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Frampton v Santa Cruz: Clever Carl won't let Leo shatter American dream

By Steve Bunce

The tiniest of boys have the craziest of dreams in the boxing gyms of Belfast. Carl Frampton was probably about four stone when he shadow boxed and imagined he was hitting somebody under the bright lights in the world's big-fight capital. Tomorrow night he will be fighting for real in his rematch with Leo Santa Cruz at the MGM.

Last July Frampton moved from super-bantamweight, gained a life-changing four pounds and went to New York to fight the then unbeaten Santa Cruz.

"I knew why they picked me," said Frampton. "They picked me because they thought I was dead at the weight. I was a good sacrifice for them."

Frampton was quite brilliant in the ring that night and clearly won on points to become the WBA champion at featherweight. Santa Cruz refused to seek blame and was a delight in defeat; since the loss he has admitted he took Frampton lightly and that his father's illness, which nearly forced him to withdraw, had affected his training.

His dad, Jose, has been with him for every second of the preparations for tomorrow's rematch and was actually ringside in New York to watch, but too ill to help in the corner.

"I don't think Santa Cruz can do anything different," said manager Barry McGuigan, who has been with Frampton from the start. "Santa Cruz throws thousands of punches and he will just try and throw even more; if that happens he will get knocked out."

However, it is doubtful if Jose, who had been diagnosed with bone cancer in his spine last April, will devise a strategy where his son simply does more of the same. Santa Cruz has been winning world title fights at three different weights for five years and Jose, who wears a black Stetson in the corner, has often tinkered with his son's style.

"It's an excuse, the whole dad thing," insisted Frampton.

"Look, I'm pleased his dad is better and will be there with him, but there is nothing they can change. Think about it: Do you think I will just go out and do the same thing?"

Frampton has proven in big fights that he can adapt and this has left some of his opponents bewildered; Santa Cruz and his people will be foolish to expect the same Frampton on fight night.

"There was no pressure the last time," added Frampton. "I was the underdog, he was the champion and now it has been reversed. There is no chance of me thinking it will be easy."

There is a chance that Frampton, like other fighters making their Las Vegas debut, does too much in the days and hours before the bell.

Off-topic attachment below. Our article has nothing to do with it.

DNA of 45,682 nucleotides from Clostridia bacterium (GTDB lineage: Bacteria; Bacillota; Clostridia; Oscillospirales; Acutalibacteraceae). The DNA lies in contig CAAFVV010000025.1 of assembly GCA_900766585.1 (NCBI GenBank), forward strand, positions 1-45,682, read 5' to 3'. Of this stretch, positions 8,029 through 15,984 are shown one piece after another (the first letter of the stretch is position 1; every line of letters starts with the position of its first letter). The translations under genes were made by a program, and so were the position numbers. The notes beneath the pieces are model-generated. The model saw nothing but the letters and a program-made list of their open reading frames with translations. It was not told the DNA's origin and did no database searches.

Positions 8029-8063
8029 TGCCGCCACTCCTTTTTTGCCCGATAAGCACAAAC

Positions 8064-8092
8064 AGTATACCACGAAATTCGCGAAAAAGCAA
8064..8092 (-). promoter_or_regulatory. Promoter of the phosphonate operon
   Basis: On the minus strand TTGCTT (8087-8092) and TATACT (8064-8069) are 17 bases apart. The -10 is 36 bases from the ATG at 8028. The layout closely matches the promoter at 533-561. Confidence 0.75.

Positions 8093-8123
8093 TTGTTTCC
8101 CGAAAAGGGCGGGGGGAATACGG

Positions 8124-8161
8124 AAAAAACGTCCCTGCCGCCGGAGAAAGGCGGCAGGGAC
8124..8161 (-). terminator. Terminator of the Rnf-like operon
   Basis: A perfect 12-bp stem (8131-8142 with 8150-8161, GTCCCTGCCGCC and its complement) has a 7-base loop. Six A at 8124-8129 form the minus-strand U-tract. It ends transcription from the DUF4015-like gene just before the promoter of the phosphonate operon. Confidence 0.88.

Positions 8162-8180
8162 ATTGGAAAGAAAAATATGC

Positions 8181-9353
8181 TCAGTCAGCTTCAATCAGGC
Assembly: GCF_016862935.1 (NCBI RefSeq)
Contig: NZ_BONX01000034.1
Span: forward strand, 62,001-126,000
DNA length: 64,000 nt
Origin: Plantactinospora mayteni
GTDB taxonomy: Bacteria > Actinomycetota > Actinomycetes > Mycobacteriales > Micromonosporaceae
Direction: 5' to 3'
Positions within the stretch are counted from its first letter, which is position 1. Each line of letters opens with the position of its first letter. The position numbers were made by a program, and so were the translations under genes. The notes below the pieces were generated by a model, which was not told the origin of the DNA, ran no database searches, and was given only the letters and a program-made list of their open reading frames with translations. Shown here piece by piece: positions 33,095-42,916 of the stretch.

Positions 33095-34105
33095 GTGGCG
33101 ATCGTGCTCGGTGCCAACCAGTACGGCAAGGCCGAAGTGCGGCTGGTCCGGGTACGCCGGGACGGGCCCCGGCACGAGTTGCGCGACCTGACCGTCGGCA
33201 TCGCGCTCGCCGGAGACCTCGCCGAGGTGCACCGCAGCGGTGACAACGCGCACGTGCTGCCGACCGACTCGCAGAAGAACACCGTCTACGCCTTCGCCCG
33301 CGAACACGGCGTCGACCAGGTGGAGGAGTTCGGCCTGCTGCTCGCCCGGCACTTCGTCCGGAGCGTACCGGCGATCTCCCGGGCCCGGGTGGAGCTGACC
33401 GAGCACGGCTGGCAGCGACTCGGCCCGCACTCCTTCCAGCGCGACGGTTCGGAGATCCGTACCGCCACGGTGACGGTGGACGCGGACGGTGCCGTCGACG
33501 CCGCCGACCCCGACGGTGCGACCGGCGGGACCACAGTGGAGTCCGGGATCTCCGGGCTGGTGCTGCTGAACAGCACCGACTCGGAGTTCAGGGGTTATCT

McGuigan insists that Frampton actually needs all the distractions that come with his popularity; Frampton fans are similar to Ricky Hatton fans and all seem to have a personal tale, a shared moment with their little idol.

Frampton has admitted that in the first fight he ignored his corner, which is run by McGuigan's son Shane, at times and he did go his "own way a bit".

He has promised not to repeat the flaw and there is every chance, as the fight develops, that young Shane will once again have to talk his friend through some difficult periods. It will be a far harder fight than last summer's first meeting.

The fight's merry bauble status is, even by the lunatic standards of modern boxing, ridiculous: Frampton will defend his Super WBA featherweight title, not to be confused with the WBA's two other world championship belts at featherweight, and Santa Cruz has been given the WBC's Diamond belt as some type of gift to recognise his brilliance.

The WBC has a terrific featherweight champion and belt holder in Gary Russell Jr and he is waiting for the winner.

The WBC Diamond belt is, by the way, covered in diamonds at a cost of about $50,000. The offering guarantees the WBC a couple of special seats at ringside and a couple of men in silk suits will fly up from Mexico City, where the WBC has its organisational bunker, with the belt in a fur-lined case.

The pair will, trust me, look more like two wayward roly-poly cartel bosses than two self-important fight officials.

Frampton and Santa Cruz are thankfully not in boxing and not at this great venue because of the gifts bestowed on them at the end of fights by slick-handed officials. The pair fight because it makes them rich, they are expert at it and also because since they were tiny boys it is all they have ever wanted to do.

Tomorrow night a different Santa Cruz will demand even more of Frampton in a fight that just might be the second of a trilogy.

A few years ago Manny Steward, one of the sport's greatest thinkers, sat with a few of us in Las Vegas, in a coffee shop at the MGM, and explained his theory on rematches.

"I believe a smart fighter can change things in the second fight," Steward said.

The following day Lennox Lewis knocked out Hasim Rahman to get revenge for a loss earlier in the year.

I have been thinking about Steward's words all week and hoping that he is wrong.

I have also been thinking that Frampton is one of boxing's smartest fighters.

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